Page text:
Their model has been extremely successful: 94 percent of graduates secure employment, and 92 percent of those who secured employment retain it for at least two years. Furthermore graduates are placed in jobs with a living wage ($13.00-$17.00 per hour) and opportunities for career advancement.
The HOPE Program
The HOPE Program is doing similar work in New York City. The program describes its mission as “empower[ing] low-income residents of the South Bronx and beyond through job training focused on green construction and building maintenance and through a social enterprise that provides paid employment while making New York City more environmentally sustainable.” Many of their trainees are formerly incarcerated.
Their services combine training, education, industry certifications, wellness, and long-term support with job placement. This comprehensive approach has made their job placement rates very high—77 percent of HOPE graduates secure jobs every year. In 2019, HOPE students and graduates earned $11.1 million in wages. The program has partnerships throughout New York City to help employ and retain program graduates.
The success of the Center for Sustainable Careers and the HOPE Program prove not only that it is possible to include formerly incarcerated people in the green economy, but also that they can thrive in the green economy.
Policies to Advance This Intersection of Climate, Incarceration, and Labor
In order to support more pathways into green jobs for formerly incarcerated individuals, there are a number of key policies the federal government, states and local government can put in place. Such policies can be part of federal, state or local level Green New Deal legislation (or through other legislative or regulatory policy vehicles). Here are some that they ought to consider:
- Federal, state, and local governments could support Climate Corps programs, as a part of or modeled after AmeriCorps, that prioritize hiring formerly incarcerated individuals into full-time green jobs that put them on a pathway to green careers. Similarly to AmeriCorps, such programs could bring individuals into climate and environment oriented service roles while paying them a living stipend, offering educational awards and helping prepare them for their next steps. (If you want to learn more about AmeriCorps, see this piece from my Next100 colleagues.)
- Federal, state, and local governments can provide direct criminal justice reentry grants, climate justice grants, or job training grants to organizations like the Center for Sustainable Careers and the HOPE Program that focus on transitioning and supporting formerly incarcerated people into green careers.
- State governments can offer tax credits to businesses for every green job created by a business that hires formerly incarcerated people and keeps them employed for a certain time frame (e.g., at least one year).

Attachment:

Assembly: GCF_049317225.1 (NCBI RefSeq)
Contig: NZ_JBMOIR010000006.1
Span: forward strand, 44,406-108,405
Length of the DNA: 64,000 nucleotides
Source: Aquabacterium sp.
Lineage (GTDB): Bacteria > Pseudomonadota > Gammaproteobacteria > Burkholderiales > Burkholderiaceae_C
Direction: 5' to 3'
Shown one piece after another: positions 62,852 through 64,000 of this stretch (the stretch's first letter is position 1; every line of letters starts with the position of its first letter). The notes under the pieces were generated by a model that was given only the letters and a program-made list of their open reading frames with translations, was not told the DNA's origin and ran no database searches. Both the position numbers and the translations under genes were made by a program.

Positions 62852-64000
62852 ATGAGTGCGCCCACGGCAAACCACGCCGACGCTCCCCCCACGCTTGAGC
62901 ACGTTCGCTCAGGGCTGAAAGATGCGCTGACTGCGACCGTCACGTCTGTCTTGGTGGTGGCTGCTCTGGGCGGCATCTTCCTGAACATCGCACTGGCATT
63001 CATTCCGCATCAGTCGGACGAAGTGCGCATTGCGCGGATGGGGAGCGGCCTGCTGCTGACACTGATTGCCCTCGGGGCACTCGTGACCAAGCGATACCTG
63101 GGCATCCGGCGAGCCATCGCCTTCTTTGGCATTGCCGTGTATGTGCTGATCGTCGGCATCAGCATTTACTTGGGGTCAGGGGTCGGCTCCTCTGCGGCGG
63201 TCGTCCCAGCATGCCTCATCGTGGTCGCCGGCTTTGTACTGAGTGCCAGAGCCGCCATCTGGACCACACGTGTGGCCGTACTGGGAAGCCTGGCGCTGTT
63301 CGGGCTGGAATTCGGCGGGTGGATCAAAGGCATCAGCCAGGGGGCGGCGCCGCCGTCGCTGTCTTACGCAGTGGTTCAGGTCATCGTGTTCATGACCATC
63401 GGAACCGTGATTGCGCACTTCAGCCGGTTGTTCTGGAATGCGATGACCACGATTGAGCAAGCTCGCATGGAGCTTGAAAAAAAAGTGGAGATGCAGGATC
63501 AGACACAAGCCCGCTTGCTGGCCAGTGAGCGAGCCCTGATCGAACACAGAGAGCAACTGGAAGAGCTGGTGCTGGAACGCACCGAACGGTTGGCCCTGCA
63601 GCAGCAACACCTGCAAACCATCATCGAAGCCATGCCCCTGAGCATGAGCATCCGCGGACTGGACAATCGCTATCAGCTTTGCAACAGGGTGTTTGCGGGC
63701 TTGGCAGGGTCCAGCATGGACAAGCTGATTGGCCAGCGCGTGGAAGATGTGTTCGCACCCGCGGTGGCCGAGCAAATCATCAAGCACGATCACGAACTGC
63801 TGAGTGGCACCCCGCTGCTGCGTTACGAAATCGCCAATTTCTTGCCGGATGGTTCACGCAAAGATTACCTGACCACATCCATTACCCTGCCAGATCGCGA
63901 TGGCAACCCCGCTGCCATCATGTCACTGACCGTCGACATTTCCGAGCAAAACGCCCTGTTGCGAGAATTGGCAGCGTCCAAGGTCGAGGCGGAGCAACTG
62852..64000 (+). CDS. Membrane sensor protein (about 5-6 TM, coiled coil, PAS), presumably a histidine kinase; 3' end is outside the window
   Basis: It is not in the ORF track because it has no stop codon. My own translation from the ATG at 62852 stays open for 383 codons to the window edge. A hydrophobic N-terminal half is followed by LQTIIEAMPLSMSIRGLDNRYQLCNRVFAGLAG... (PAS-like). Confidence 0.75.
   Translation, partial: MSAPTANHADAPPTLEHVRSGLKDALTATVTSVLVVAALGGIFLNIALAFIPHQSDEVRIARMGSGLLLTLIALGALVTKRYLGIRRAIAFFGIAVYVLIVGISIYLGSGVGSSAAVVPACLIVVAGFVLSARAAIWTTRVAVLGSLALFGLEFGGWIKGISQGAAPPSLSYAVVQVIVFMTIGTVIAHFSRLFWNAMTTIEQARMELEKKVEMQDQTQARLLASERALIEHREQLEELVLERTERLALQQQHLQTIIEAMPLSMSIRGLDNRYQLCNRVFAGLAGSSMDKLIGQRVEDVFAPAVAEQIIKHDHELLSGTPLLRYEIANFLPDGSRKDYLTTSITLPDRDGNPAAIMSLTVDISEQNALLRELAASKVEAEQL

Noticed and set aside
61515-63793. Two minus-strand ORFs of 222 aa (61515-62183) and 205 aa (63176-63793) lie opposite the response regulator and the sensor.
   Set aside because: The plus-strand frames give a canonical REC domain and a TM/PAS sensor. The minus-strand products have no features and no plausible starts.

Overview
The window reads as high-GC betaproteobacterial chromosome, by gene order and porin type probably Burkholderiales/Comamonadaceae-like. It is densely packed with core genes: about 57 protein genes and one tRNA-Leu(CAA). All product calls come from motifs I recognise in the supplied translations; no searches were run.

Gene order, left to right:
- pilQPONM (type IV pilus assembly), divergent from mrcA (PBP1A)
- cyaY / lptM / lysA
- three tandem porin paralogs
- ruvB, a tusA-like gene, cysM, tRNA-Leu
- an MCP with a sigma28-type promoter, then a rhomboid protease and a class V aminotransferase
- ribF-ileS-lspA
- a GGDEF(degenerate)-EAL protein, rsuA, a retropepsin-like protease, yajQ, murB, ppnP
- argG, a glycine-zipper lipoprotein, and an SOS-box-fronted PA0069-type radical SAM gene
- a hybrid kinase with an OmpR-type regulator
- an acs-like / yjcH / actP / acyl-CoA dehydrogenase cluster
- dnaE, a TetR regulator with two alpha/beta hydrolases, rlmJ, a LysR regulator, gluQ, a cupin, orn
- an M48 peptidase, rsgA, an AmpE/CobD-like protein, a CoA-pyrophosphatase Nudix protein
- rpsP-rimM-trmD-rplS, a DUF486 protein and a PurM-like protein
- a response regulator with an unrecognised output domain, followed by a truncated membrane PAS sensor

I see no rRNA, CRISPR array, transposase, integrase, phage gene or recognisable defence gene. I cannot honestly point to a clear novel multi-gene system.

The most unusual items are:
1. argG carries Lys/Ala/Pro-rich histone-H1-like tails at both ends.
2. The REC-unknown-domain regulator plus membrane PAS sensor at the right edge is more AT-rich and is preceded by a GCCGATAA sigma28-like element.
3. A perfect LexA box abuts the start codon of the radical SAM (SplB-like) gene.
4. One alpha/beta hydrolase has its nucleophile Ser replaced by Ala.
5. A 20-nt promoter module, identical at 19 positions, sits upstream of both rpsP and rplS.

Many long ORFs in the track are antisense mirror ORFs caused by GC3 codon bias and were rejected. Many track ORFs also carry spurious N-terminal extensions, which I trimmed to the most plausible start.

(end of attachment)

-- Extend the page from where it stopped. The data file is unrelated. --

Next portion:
- The federal government could ban hiring discrimination on the basis of a criminal record, which would ensure employers of green jobs—and all jobs—do not unfairly discriminate against these individuals. Thirteen states and the District of Columbia have taken the lead on this by implementing “ban the box” laws that prohibit hiring discrimination based on criminal records.
- The U.S. Department of Justice could enact guidelines that ensure conditions of parole and probation don’t interfere with employment, such as weekly in-person reporting during work hours.
- Federal government, state, and local governments could significantly broaden expungement of criminal records, so that they cannot be used in hiring or other decisions, and make such processes automatic. (The Clean Slate initiative has worked on this in New York and elsewhere; see my colleague Zaki’s testimony on this for the New York State Assembly.)
- Federal, state, and local governments could expand their investments in clean energy and energy efficiency, and dedicate a percentage of the funds to workforce development for formerly incarcerated people.
- Federal government, state, and local governments could require businesses that benefit from public investment in clean energy to meet standards around hiring and promoting formerly incarcerated individuals.
Two Crucial Issues That Can Be Addressed Together
The urgency with which we must address the crises of mass incarceration and climate change is clear. At the same time that the planet is spiraling toward ecological collapse, millions of formerly incarcerated people are being barred from economic opportunities all across the country. At every opportunity, we must advance intersectional solutions to the pressing problems we face. We must match the scale of these crises by proposing policy solutions, like the Green Neal Deal, that can address both climate change and mass incarceration. Creating green jobs for formerly incarcerated people offers the opportunity to do just that.